Edgèd with poplar pale,
From haunted spring, and dale
The parting Genius2 is with sighing sent;
With flower-inwoven tresses torn
The Nymphs in twilight shade of tangled thickets mourn.

XXI.
In consecrated earth,
And on the holy hearth,
The Lars3 and Lemures4 moan with midnight plaint;
In urns, and altars round,
A drear and dying sound
Affrights the Flamens5 at their service quaint;
And the chill marble seems to sweat,
While each peculiar power forgoes his wonted seat.

XXII.
Peor and Baalim6
Forsake their temples dim,
With that twice-battered god of Palestine;7
And moonèd Ashtaroth,8
Heaven’s Queen and Mother both,
Now sits not girt with tapers’ holy shine:
The Libyc Hammon9 shrinks his horn;
In vain the Tyrian maids their wounded Thammuz10 mourn.

XXIII.
And sullen Moloch,11 fled,
Hath left in shadows dread
His burning idol all of blackest hue;
In vain with cymbals’ ring
They call the grisly king,
In dismal dance about the furnace blue;
The brutish gods of Nile as fast,
Isis,12 and Orus,13 and the dog Anubis,14 haste.

The Flight of Moloch by William Blake

The Flight of Moloch (stanza 23)

William Blake, “The Flight of Moloch” (Thomas set), 1809. Watercolor on paper, 19.7 x 25.7 cm. Whitworth Art Gallery, Manchester, England. Description: Worshipers of Moloch clang together cymbals and blow on trumpets as part of their infant sacrifice ritual. As they do, Moloch’s winged spirit departs from the molded image. The advent of his enemy, Jesus, has scared him away.

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The winged figure of the accuser, so like the spirit of Moloch, cements that god’s identification with Blake’s Spectre

XXVII

But see the Virgin blest,
Hath laid her Babe to rest.
Time is our tedious Song should here have ending,
Heav’ns youngest-teemed Star [ 240 ]
Hath fixt her polisht Car,
Her sleeping Lord with Handmaid Lamp attending.
And all about the Courtly Stable,
Bright-harnest Angels sit in order serviceable.

blake6The Night of Peace (stanza 27)

Posted on December 14, 2012by Victoria Emily Jones

Also see “Winged Life” at https://orthodoxcityhermit.com/2015/09/12/william-blakes-mystic-visions-stunning-paintings/

 

 

The Womb and the Tomb

 

Icon of the Nativity compared with the Icon of the Resurrection

Left: Christ in the manger; Right: the Empty Tomb

No description of the Nativity Icon would be complete without mention of Jesus’ appearance in the manger.

It should be never forgotten that Jesus came to us in order to die – this was known by Him, at least, from the very beginning. Therefore, in Iconography, the manger in the Nativity Icon deliberately resembles a stone coffin, the swaddling clothes resemble a burial shroud, and the cave itself can even be said to prefigure Christ’s tomb.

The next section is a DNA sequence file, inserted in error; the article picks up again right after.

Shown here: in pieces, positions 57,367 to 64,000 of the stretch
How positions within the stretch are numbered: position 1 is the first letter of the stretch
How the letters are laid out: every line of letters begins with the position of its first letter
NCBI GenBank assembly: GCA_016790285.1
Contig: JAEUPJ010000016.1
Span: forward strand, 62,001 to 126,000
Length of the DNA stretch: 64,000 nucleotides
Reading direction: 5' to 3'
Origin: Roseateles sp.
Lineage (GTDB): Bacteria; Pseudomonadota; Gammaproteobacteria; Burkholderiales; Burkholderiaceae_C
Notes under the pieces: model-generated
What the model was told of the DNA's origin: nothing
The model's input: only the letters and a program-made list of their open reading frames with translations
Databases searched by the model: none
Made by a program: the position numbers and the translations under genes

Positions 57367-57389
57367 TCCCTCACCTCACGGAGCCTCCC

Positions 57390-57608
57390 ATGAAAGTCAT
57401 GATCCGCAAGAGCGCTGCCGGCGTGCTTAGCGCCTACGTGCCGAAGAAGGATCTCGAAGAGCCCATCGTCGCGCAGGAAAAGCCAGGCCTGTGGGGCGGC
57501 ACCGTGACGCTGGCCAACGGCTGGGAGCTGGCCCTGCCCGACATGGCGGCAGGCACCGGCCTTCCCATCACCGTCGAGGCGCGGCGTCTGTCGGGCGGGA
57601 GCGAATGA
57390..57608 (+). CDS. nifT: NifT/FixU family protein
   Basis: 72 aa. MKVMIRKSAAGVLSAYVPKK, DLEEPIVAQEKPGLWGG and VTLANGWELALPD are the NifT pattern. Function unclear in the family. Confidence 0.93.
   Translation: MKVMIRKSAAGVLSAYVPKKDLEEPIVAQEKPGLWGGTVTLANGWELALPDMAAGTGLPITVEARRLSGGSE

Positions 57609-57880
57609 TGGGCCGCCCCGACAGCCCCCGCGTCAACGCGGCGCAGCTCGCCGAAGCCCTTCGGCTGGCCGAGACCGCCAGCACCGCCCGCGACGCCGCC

With the side-by-side comparison shown above of the Icon of the Nativity with the Icon showing the Myrrh-bearing women discovering Jesus’ empty tomb, no more words are necessary. (1)

The Passion of Nativity

… Let us look more closely at the child in the relief.  “His tight swaddling clothes are evocative of burial wrappings.  In the byzantine tradition, there is an intentional connection between the swaddling clothes of the infant in a Nativity icon and the burial clothes of the Epitaphios (epi– upon; taphos- grave or tomb) icon which is venerated and anointed during Great Friday Vespers.  Also on Great Friday, the “soma” icon on the crucifix is taken down from the cross and shrouded in identical wrappings before it is processed and reposed in the sanctuary.”

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“…Note, as well, that the “manger” is a cave, a small hollow in a rock formation that mirrors Jesus’ tomb in the gospels.  In many icons, Jesus’ cradle is a stone box.  Who would lay a child in a coffin? What macabre motive would make an artist paint a baby as a mummy and give him a tomb as his nursery?  Indeed, the motive is not macabre, but joyful and eschatologically triumphant: we only understand the significance of the incarnation if we hold it in tension with Jesus’ saving death; we may not separate the two.  This also reminds us that the liturgical year commemorates events in the life of Jesus but it never parses the paschal mystery.”

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Basilica of the Nativity in Bethlehem 

The Church of the Nativity in Bethlehem is one of the oldest continuously operating churches in the world, and the oldest in the Holy Land (founded in 325)

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A virgin womb, conceiving thee, revealed thee;
a virgin tomb, receiving thee, concealed thee.

We glorify her from whom thou didst receive a beginning in time,
and we honour him that ministered to the end of thine earthly life for our sakes,
asking that through their prayers, O merciful Saviour,
we might be deemed worthy of thy Kingdom of the Heavens.

Theotokion on the Praises for the Feast of St. Joseph of Arimathea